In March, at the beginning of the COVID-19 lockdowns, the CDC reported: “In other countries, those places who closed school (e.g., Hong Kong) have not had more success in reducing spread than those that did not (e.g., Singapore).” Today, that the default for schools should be in‐person instruction, especially for younger students, has been reinforced myriad times. Add to this the release of COVID vaccines, and many jurisdictions prioritizing teachers to receive them, and you would expect public schools across the nation to be welcoming kids back in droves.
Not so fast. In Chicago, under the direction of their union, thousands of teachers refused to return to in‐person instruction yesterday. In Fairfax County, Virginia, the teacher association is resisting returning to in‐person instruction even after all teachers – but not students – have been vaccinated. These are continuations of re‐opening refusals from unions that we have seen throughout the pandemic.
I’ve pointed out before that the national COVID response has shone a brilliant light on the long‐existing necessity of school choice. All children have different needs and face different dangers – the child with a learning disability may need in‐person education, the one living with elderly grandparents may need to stay home – but too often a district or school can offer just one option. Of course, teacher unions have long been the most prominent opponents of school choice, which would seriously threaten their monopolies on labor.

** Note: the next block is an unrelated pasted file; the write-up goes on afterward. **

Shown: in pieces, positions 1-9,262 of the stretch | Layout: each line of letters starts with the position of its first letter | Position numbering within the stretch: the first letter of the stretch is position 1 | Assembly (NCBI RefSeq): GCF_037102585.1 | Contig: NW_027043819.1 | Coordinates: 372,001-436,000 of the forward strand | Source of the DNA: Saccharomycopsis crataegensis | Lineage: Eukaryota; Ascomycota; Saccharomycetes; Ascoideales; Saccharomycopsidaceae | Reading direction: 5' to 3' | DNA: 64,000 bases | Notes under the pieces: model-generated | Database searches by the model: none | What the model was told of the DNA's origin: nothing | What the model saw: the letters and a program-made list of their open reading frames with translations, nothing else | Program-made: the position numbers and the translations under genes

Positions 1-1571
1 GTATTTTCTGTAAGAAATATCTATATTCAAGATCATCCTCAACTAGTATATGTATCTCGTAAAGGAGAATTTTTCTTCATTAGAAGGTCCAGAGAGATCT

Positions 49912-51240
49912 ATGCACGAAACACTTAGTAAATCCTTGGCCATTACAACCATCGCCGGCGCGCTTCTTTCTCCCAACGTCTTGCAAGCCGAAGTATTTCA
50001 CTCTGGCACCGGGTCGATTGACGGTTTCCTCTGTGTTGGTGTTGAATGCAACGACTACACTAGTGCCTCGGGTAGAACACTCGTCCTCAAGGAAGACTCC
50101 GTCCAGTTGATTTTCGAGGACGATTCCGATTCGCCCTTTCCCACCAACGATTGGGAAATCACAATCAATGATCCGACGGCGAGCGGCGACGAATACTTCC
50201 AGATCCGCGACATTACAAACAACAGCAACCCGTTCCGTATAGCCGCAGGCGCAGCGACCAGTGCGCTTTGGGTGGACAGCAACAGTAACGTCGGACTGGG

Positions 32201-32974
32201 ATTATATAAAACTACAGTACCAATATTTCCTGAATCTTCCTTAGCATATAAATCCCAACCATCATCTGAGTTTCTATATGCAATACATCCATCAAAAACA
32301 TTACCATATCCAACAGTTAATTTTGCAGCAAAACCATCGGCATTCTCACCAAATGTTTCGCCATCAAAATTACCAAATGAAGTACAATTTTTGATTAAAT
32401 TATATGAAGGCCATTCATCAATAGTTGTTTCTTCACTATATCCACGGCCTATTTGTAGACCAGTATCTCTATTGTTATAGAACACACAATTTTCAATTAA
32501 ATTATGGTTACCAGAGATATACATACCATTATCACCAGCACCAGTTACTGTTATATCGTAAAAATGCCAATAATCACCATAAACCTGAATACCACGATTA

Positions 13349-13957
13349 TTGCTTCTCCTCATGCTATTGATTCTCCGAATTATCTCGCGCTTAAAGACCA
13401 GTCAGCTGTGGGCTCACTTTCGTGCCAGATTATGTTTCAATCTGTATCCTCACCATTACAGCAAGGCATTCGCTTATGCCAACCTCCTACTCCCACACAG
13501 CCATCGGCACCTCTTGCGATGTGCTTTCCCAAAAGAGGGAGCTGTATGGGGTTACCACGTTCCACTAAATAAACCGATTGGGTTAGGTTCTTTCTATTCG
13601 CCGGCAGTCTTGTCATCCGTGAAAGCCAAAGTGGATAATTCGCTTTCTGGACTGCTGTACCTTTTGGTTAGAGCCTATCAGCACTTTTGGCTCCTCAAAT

What we have too often missed is that teachers may need choice as much as children do. While the evidence points to the overall safety of reopening schools in‐person – and private schools have done it in droves (see below) – there is certainly some risk in returning face‐to‐face. This is especially true for high‐risk groups, such as older teachers or those with underlying conditions. But were public opinion to swing to districts providing in‐person schooling for all students, those teachers would often be out of options other than to quit or retire. And right now, public school teachers who might prefer to work in‐person are stuck.
Choice would also be good for teacher pay, by the way. No longer stuck with a monopoly employer, teachers would have the power to demand higher salaries, or better perks, than what their unions decide to accept. And schools, which would compete for students based on the effectiveness of their instruction, among other things, would have strong incentives to pay more for good teachers.
COVID-19 has driven home how important freedom is for children. But it is also important for teachers, even if their unions insist on standing in the way.
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